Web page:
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What is a transaction and what are ACID properties?

A transaction is a logical unit of work in which, all the steps must be performed or none. ACID
stands for Atomicity, Consistency, Isolation, Durability. These are the properties of a transaction.
For more information and explanation of these properties, see SQL Server books online or any
RDBMS fundamentals text book.

Explain different isolation levels ?

An isolation level determines the degree of isolation of data between concurrent transactions. The
default SQL Server isolation level is Read Committed. Here are the other isolation levels (in the
ascending order of isolation): Read Uncommitted, Read Committed, Repeatable Read,
Serializable. See SQL Server books online for an explanation of the isolation levels. Be sure to
read about SET TRANSACTION ISOLATION LEVEL, which lets you customize the isolation level
at the connection level.

CREATE INDEX myIndex ON myTable(myColumn)

What type of Index will get created after executing the above statement?

Non-clustered index. Important thing to note: By default a clustered index gets created on the
primary key, unless specified otherwise.

What's the maximum size of a row ?

8060 bytes. Don't be surprised with questions like 'what is the maximum number of columns per
table'. Check out SQL Server books online for the page titled: "Maximum Capacity
Specifications".

Explain Active/Active and Active/Passive cluster configurations

Hopefully you have experience setting up cluster servers. But if you don't, at least be familiar with
the way clustering works and the two clusterning configurations Active/Active and Active/Passive.
SQL Server books online has enough information on this topic and there is a good white paper
available on Microsoft site.

Explain the architecture of SQL Server

This is a very important question and you better be able to answer it if consider yourself a DBA.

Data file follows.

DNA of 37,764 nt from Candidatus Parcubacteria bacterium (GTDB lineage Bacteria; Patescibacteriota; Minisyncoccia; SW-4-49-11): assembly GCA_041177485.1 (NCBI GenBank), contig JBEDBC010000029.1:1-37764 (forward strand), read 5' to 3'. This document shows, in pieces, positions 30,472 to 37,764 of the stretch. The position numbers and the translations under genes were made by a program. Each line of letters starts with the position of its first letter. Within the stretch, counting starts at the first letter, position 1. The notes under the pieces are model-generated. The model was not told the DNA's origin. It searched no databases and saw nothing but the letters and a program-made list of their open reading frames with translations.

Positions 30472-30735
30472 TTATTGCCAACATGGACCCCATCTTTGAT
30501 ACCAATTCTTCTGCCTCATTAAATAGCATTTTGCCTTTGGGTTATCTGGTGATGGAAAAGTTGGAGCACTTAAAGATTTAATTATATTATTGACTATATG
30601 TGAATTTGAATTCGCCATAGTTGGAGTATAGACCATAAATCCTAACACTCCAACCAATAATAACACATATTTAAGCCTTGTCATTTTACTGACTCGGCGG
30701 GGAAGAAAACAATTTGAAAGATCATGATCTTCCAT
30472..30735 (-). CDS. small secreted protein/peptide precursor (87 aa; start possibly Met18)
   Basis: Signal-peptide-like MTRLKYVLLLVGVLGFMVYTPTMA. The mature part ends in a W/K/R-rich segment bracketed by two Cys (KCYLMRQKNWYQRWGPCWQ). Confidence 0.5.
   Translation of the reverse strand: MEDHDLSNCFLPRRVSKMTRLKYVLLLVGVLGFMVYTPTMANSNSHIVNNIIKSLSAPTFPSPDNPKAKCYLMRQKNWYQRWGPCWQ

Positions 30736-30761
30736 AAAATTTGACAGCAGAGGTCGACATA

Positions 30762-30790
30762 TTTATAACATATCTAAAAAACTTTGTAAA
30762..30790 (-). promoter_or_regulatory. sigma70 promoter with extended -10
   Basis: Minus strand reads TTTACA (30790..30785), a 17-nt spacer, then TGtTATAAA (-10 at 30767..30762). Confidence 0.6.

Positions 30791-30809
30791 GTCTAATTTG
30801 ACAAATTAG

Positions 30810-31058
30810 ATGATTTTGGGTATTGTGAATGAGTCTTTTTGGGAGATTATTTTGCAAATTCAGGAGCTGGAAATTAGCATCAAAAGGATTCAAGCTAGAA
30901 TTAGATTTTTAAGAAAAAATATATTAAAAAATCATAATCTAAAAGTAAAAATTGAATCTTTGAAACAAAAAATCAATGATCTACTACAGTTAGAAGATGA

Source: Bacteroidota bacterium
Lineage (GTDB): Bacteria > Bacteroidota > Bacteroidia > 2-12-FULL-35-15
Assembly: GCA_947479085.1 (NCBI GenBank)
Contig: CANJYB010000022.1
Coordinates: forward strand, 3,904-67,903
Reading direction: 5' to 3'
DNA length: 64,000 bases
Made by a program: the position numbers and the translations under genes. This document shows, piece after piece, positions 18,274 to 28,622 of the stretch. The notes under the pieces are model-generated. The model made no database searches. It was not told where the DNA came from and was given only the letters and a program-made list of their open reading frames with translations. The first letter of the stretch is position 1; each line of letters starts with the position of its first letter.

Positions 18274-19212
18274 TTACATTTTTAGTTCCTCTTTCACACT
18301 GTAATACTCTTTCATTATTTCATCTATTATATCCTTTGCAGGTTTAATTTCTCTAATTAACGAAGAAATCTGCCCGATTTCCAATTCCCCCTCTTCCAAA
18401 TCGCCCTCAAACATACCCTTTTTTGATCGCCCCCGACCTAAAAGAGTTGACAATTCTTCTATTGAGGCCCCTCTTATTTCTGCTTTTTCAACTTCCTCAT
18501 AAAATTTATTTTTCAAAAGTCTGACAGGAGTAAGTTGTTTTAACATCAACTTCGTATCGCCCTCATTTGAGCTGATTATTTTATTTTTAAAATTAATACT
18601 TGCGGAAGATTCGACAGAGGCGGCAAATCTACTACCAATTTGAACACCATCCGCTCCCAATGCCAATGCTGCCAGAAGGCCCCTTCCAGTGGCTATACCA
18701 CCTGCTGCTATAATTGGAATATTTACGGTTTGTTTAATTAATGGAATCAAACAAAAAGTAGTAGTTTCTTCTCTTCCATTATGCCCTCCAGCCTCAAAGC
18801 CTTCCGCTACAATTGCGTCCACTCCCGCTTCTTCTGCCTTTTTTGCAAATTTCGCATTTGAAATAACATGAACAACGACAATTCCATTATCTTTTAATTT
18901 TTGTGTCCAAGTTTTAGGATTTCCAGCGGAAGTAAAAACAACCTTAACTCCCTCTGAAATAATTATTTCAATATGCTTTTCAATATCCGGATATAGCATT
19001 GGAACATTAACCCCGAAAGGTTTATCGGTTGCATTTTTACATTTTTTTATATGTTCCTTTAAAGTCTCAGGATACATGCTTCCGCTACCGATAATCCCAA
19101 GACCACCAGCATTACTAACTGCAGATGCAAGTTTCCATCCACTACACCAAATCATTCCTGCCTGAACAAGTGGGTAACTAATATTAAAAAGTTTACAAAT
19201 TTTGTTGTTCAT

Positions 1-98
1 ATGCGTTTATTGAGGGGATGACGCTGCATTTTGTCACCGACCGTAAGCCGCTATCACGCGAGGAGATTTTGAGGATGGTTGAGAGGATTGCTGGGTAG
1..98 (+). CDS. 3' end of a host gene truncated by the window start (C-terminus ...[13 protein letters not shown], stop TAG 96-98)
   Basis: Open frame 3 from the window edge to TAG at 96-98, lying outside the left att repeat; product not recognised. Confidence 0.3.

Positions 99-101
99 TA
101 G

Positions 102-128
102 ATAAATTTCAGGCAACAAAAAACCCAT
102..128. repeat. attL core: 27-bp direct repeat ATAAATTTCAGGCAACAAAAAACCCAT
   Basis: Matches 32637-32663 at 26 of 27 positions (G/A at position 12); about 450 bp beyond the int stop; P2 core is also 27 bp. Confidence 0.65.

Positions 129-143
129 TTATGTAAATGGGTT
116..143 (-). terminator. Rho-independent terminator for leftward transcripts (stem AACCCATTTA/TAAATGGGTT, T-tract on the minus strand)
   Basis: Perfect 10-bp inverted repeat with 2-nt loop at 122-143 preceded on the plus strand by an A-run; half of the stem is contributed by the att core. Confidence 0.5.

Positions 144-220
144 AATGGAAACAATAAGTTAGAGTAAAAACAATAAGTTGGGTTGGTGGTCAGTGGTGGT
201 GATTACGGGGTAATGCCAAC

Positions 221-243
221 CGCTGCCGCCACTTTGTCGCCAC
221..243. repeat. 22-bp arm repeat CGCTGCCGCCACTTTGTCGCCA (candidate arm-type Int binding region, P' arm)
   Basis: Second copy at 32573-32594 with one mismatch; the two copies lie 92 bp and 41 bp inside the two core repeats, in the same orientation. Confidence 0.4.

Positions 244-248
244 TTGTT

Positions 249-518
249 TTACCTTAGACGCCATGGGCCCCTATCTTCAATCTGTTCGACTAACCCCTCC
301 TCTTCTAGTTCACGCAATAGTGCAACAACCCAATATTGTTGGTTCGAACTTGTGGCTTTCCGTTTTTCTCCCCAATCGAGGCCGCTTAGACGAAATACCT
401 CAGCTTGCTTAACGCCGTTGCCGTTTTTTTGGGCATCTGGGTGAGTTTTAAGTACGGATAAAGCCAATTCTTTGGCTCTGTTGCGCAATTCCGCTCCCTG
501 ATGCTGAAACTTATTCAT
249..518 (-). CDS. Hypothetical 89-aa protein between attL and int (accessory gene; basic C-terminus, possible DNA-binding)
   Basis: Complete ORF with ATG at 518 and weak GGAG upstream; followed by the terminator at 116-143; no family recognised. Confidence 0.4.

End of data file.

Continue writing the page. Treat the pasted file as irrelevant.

SQL Server books online is the best place to read about SQL Server architecture. Read up the
chapter dedicated to SQL Server Architecture.

What is lock escalation?

Lock escalation is the process of converting a lot of low level locks (like row locks, page locks)
into higher level locks (like table locks). Every lock is a memory structure too many locks would
mean, more memory being occupied by locks. To prevent this from happening, SQL Server
escalates the many fine-grain locks to fewer coarse-grain locks. Lock escalation threshold was
definable in SQL Server 6.5, but from SQL Server 7.0 onwards it's dynamically managed by SQL
Server.

What's the difference between DELETE TABLE and TRUNCATE TABLE commands?
DELETE TABLE is a logged operation, so the deletion of each row gets logged in the transaction
log, which makes it slow. TRUNCATE TABLE also deletes all the rows in a table, but it won't log
the deletion of each row, instead it logs the deallocation of the data pages of the table, which
makes it faster. Of course, TRUNCATE TABLE can be rolled back.

Explain the storage models of OLAP

Check out MOLAP, ROLAP and HOLAP in SQL Server books online for more information.

What are constraints? Explain different types of constraints.

Constraints enable the RDBMS enforce the integrity of the database automatically, without
needing you to create triggers, rule or defaults.

Types of constraints: NOT NULL, CHECK, UNIQUE, PRIMARY KEY, FOREIGN KEY

For an explanation of these constraints see books online for the pages titled: "Constraints" and
"CREATE TABLE", "ALTER TABLE"

Whar is an index? What are the types of indexes? How many clustered indexes can be created on
a table? I create a separate index on each column of a table. what are the advantages and
disadvantages of this approach?

Indexes in SQL Server are similar to the indexes in books. They help SQL Server retrieve the
data quicker.

Indexes are of two types. Clustered indexes and non-clustered indexes. When you craete a
clustered index on a table, all the rows in the table are stored in the order of the clustered index
key. So, there can be only one clustered index per table. Non-clustered indexes have their own
storage separate from the table data storage. Non-clustered indexes are stored as B-tree
structures (so do clustered indexes), with the leaf level nodes having the index key and it's row
locater. The row located could be the RID or the Clustered index key, depending up on the
absence or presence of clustered index on the table.

If you create an index on each column of a table, it improves the query performance, as the query
optimizer can choose from all the existing indexes to come up with an efficient execution plan. At
the same t ime, data modification operations (such as INSERT, UPDATE, DELETE) will become
slow, as every time data changes in the table, all the indexes need to be updated. Another
disadvantage is that, indexes need disk space, the more indexes you have, more disk space is
used.